After summarizing the standards for counsel fee awards, the Appellate Division concluded that the trial court acted within its discretion when it awarded the fees and costs to Michael.  However, the appellate court agreed with Olga that the trial court’s decision lacked precision:  the court did not identify the date on which Michael received the decedent’s medical records or explain in any detail the amounts sought by Michael but disallowed.  In addition, the court issued only a conclusory statement that the time spent by Michael’s attorneys and the hours they expended were reasonable.

After noting that a remand would result in additional expenses which would further deplete the relatively modest estate, and that the trial judge had retired, the appeals court undertook its own review of Michael’s application for attorney fees.  It concluded that the amount of fees and costs awarded reflected an equitable exercise of the trial court’s discretion in light of the record, Michael’s lack of success, and the court’s conclusions regarding reasonable cause.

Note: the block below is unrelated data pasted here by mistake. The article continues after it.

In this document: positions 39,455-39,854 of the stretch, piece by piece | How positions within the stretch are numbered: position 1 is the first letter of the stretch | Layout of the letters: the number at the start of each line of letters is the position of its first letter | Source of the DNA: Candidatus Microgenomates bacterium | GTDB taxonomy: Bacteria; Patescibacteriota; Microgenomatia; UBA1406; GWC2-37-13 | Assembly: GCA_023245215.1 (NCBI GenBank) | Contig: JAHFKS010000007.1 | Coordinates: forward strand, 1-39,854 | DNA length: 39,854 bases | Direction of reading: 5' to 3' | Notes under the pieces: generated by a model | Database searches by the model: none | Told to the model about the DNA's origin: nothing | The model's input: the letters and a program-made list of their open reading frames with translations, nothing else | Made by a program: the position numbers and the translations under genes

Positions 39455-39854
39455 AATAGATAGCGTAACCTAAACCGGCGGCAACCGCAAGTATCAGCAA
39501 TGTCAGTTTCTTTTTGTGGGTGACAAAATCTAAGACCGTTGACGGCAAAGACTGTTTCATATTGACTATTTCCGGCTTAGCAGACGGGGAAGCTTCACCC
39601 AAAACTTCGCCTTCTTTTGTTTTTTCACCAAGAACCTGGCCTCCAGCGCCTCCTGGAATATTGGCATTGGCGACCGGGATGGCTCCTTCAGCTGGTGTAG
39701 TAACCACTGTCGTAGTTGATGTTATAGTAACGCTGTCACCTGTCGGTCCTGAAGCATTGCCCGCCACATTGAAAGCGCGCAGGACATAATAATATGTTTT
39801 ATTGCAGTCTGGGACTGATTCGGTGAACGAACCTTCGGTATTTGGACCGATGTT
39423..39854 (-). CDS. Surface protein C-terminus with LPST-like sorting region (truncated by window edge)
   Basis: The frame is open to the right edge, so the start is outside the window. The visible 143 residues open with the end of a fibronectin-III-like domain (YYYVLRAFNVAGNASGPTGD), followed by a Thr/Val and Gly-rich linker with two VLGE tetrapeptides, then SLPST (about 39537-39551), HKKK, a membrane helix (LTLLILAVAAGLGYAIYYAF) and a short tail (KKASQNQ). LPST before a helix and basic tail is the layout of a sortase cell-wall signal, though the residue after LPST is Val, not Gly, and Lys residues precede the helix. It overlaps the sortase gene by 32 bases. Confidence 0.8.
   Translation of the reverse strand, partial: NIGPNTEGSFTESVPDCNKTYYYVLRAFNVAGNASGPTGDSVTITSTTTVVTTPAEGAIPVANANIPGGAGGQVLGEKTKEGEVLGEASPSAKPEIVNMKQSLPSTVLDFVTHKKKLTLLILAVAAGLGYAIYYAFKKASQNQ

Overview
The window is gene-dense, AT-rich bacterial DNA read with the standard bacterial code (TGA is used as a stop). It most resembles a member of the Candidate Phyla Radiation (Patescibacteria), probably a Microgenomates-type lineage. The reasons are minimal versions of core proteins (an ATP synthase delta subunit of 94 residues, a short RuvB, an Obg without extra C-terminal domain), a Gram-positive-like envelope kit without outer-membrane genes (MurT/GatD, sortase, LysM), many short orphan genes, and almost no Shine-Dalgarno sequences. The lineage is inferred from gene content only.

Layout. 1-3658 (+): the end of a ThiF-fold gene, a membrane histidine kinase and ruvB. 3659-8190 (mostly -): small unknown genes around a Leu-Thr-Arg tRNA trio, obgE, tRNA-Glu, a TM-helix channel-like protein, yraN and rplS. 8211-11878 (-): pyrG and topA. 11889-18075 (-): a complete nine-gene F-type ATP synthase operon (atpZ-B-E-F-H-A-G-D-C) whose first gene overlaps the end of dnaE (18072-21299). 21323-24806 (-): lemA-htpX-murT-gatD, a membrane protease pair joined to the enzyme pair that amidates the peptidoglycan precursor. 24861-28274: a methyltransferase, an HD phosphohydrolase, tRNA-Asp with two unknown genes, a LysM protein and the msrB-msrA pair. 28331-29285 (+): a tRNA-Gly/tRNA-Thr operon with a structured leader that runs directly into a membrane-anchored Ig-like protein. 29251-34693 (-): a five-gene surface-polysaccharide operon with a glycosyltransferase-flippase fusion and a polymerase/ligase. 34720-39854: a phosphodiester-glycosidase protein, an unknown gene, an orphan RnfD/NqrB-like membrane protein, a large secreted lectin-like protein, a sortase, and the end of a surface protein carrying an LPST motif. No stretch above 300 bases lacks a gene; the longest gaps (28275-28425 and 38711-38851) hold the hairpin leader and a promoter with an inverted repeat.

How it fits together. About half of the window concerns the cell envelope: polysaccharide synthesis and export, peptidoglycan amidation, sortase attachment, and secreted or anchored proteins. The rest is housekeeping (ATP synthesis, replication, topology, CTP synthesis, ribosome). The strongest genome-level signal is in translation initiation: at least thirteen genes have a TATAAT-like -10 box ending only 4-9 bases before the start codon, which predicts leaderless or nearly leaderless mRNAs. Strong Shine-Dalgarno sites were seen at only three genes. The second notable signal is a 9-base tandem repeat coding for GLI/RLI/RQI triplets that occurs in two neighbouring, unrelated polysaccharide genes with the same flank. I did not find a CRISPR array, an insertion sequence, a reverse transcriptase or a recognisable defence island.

Finally, the Appellate Division rejected Olga’s argument that the trial court erred when it denied her motion for sanctions.  Although the trial court did not issue findings of fact and conclusions of law addressing Olga’s motion for sanctions, the judge found that Michael had reasonable cause to file his complaint and to pursue his claims through discovery.  Implicit in those findings was the conclusion that Michael’s complaint was not frivolous.  In addition, the trial court’s limitation on the award of attorney fees and costs was sufficient to resolve Olga’s claims that Michael’s pursuit of a trial was wrongful.